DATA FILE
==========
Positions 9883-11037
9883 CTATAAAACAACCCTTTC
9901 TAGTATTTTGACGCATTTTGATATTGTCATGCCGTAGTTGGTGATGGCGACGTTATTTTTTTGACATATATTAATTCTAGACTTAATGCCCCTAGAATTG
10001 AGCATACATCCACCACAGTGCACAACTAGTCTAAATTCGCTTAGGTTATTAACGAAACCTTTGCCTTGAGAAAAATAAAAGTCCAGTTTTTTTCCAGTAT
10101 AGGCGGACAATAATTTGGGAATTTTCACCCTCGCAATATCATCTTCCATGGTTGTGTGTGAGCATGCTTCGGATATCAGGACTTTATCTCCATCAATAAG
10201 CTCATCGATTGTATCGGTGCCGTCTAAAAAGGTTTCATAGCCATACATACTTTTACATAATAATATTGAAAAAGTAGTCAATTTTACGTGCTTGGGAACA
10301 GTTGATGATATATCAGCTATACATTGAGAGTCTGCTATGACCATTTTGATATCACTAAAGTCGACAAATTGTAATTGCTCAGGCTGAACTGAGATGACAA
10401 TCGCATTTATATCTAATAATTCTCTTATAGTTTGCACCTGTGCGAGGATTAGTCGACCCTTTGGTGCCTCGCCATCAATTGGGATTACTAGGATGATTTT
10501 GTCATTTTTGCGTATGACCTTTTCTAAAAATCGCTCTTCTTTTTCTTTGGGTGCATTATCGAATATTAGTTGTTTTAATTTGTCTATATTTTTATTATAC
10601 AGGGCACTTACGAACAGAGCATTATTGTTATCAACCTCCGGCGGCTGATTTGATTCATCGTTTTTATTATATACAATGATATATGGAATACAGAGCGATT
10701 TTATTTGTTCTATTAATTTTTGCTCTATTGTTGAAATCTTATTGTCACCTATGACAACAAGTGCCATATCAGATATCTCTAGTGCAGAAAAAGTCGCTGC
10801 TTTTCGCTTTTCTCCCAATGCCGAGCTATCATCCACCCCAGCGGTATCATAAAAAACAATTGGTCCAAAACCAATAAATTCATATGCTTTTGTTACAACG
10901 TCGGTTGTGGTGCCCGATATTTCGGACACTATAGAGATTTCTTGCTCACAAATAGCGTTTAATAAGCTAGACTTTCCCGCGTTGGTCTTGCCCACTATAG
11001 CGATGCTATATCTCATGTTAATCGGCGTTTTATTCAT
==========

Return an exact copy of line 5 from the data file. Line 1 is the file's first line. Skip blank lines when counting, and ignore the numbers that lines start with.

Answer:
10101 AGGCGGACAATAATTTGGGAATTTTCACCCTCGCAATATCATCTTCCATGGTTGTGTGTGAGCATGCTTCGGATATCAGGACTTTATCTCCATCAATAAG